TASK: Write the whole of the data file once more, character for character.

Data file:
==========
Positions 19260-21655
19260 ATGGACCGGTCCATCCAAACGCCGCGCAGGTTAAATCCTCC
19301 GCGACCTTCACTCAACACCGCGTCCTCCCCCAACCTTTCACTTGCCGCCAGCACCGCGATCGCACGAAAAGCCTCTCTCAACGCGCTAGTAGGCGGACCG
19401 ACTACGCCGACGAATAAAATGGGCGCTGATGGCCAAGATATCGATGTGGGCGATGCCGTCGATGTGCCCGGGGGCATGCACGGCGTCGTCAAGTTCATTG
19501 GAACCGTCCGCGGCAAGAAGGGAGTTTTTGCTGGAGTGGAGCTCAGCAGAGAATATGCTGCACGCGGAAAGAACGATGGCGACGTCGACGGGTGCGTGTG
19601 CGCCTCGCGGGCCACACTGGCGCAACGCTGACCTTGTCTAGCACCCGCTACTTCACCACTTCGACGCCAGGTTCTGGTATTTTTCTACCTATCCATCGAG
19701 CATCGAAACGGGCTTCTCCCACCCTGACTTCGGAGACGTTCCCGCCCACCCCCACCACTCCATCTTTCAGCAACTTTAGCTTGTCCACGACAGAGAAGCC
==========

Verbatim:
Positions 19260-21655
19260 ATGGACCGGTCCATCCAAACGCCGCGCAGGTTAAATCCTCC
19301 GCGACCTTCACTCAACACCGCGTCCTCCCCCAACCTTTCACTTGCCGCCAGCACCGCGATCGCACGAAAAGCCTCTCTCAACGCGCTAGTAGGCGGACCG
19401 ACTACGCCGACGAATAAAATGGGCGCTGATGGCCAAGATATCGATGTGGGCGATGCCGTCGATGTGCCCGGGGGCATGCACGGCGTCGTCAAGTTCATTG
19501 GAACCGTCCGCGGCAAGAAGGGAGTTTTTGCTGGAGTGGAGCTCAGCAGAGAATATGCTGCACGCGGAAAGAACGATGGCGACGTCGACGGGTGCGTGTG
19601 CGCCTCGCGGGCCACACTGGCGCAACGCTGACCTTGTCTAGCACCCGCTACTTCACCACTTCGACGCCAGGTTCTGGTATTTTTCTACCTATCCATCGAG
19701 CATCGAAACGGGCTTCTCCCACCCTGACTTCGGAGACGTTCCCGCCCACCCCCACCACTCCATCTTTCAGCAACTTTAGCTTGTCCACGACAGAGAAGCC